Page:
Jimmie Johnson and wife Chandra celebrate his fourth consecutive NASCAR… (Chris Graythen / Getty Images )
Reporting from Homestead, Fla. — It will take some time for the gravity of what Jimmie Johnson and the No. 48 team accomplished at Homestead-Miami Speedway on Sunday to truly sink in for the men who made it happen.
But Johnson knows it's big.
Johnson, 34, won an unprecedented fourth consecutive NASCAR Sprint Cup Series championship. He joined Jeff Gordon, Richard Petty and Dale Earnhardt as the only drivers to win at least four titles and broke a tie with Cale Yarborough, who won three straight championships.
"It is going to take a little while for those things to jump-start in my mind and get going again. Just so proud of the effort," Johnson said. "Really think of how much I love this sport, how much I respect this sport. The greats before, how they have carried this sport on their backs and made it what it is and then to do something none of them have done. It is unbelievable, man."
When Johnson stepped out of his No. 48 Chevrolet, after engulfing the area in white smoke from his celebratory burnout, he looked at the cheering crowd filled with pride.
He kissed his wife, Chandra. Minutes before, her eyes had glistened as Johnson ran the final few laps of his fourth straight title.
He hugged his crew chief, Chad Knaus. Minutes before, Knaus leaned over his pit box and videotaped the team's celebration. Knaus had the camera handy just in case they actually did it.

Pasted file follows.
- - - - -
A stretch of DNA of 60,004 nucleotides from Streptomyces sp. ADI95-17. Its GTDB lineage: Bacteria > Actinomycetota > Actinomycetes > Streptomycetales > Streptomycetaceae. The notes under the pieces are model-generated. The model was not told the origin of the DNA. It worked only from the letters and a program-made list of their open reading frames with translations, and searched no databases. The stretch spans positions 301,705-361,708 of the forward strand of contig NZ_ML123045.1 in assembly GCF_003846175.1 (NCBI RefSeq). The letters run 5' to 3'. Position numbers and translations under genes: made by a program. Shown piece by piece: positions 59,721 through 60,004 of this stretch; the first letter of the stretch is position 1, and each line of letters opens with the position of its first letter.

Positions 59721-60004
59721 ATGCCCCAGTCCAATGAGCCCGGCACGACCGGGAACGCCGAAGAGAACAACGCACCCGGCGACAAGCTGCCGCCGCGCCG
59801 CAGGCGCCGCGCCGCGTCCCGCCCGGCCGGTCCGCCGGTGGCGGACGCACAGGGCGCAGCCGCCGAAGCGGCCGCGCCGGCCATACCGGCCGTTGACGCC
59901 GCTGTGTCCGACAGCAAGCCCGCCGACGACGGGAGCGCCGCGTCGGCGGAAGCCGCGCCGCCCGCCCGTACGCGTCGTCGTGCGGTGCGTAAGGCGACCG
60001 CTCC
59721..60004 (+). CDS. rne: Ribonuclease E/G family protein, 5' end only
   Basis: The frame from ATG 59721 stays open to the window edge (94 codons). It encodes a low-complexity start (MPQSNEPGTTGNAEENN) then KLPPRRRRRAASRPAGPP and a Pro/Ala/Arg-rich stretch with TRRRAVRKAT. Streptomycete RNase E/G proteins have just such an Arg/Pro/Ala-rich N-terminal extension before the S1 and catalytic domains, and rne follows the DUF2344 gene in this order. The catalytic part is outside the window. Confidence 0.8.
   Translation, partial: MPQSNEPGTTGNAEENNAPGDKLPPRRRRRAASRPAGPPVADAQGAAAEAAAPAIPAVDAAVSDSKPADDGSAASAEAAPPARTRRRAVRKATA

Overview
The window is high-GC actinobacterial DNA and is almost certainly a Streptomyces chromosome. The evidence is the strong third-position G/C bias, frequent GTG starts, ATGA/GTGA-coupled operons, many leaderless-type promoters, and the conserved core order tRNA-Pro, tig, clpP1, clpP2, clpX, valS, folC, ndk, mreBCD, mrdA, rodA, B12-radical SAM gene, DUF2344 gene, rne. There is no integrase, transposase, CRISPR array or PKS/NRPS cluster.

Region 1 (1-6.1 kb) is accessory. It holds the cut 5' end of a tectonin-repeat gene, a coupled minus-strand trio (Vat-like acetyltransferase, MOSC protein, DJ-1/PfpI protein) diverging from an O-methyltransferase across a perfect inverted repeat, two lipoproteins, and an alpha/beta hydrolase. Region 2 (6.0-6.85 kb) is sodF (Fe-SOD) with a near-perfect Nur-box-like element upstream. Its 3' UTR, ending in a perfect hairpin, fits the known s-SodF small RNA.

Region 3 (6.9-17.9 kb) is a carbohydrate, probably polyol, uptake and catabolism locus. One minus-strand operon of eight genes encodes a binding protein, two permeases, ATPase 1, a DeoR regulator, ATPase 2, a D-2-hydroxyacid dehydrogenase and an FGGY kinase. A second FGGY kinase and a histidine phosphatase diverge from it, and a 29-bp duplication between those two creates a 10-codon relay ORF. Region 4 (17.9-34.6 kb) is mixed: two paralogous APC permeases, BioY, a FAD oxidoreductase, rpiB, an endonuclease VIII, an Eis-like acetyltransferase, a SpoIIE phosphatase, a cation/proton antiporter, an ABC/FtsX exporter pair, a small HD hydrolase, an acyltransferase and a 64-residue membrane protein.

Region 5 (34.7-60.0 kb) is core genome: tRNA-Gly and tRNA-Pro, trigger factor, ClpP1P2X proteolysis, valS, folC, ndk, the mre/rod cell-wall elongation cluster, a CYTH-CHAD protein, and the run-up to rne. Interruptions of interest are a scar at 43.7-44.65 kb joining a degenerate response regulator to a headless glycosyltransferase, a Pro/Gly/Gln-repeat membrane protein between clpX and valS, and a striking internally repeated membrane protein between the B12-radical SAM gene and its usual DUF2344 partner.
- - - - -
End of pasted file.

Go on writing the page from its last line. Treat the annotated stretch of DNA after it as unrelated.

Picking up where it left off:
With a fifth-place finish in the Ford 400, they did.
"I really never thought in my lifetime I'd see four in a row," Gordon said. "Who's to say they won't win five?"
The victory gave Hendrick Motorsports nine championships -- all in the last 15 years -- and a 1-2-3 finish. Mark Martin, who finished the race 12th, was 141 points behind Johnson, and Gordon (sixth in the race) was third in the points standings.
Team owner Rick Hendrick did not attend the race. He remained in North Carolina with his family as his 29-year-old niece underwent an emergency liver transplant.
"There's a little bit of a dark cloud over it all because of the boss and the family in Charlotte," Martin said. "We made history in multiple ways tonight at Hendrick Motorsports, and for me it's just incredible."
Martin trailed Johnson by 108 points entering the final race. Johnson had a bigger lead before Texas two weeks ago -- 184 points -- but crashed on the third lap, losing most of it. Since then, the pressure of winning a fourth title weighed heavily on Johnson and kept him from enjoying his run.
He led by 73 points heading into Phoenix, the season's second-to-last race. In true Johnson fashion, he won it.
"When I look in Chad's eyes and my guys' eyes, what we did in those four championships and the way we raced, I'm most proud of that," Johnson said. "The last three years gave me so much confidence going into Phoenix. Those moments it's so cool to pull it off."